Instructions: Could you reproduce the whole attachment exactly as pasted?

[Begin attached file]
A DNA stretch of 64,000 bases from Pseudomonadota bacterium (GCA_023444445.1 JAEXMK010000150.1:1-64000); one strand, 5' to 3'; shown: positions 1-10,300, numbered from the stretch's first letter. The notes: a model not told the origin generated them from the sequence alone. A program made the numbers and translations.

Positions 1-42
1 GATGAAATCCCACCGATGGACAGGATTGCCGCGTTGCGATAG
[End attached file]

A DNA stretch of 64,000 bases from Pseudomonadota bacterium (GCA_023444445.1 JAEXMK010000150.1:1-64000); one strand, 5' to 3'; shown: positions 1-10,300, numbered from the stretch's first letter. The notes: a model not told the origin generated them from the sequence alone. A program made the numbers and translations.

Positions 1-42
1 GATGAAATCCCACCGATGGACAGGATTGCCGCGTTGCGATAG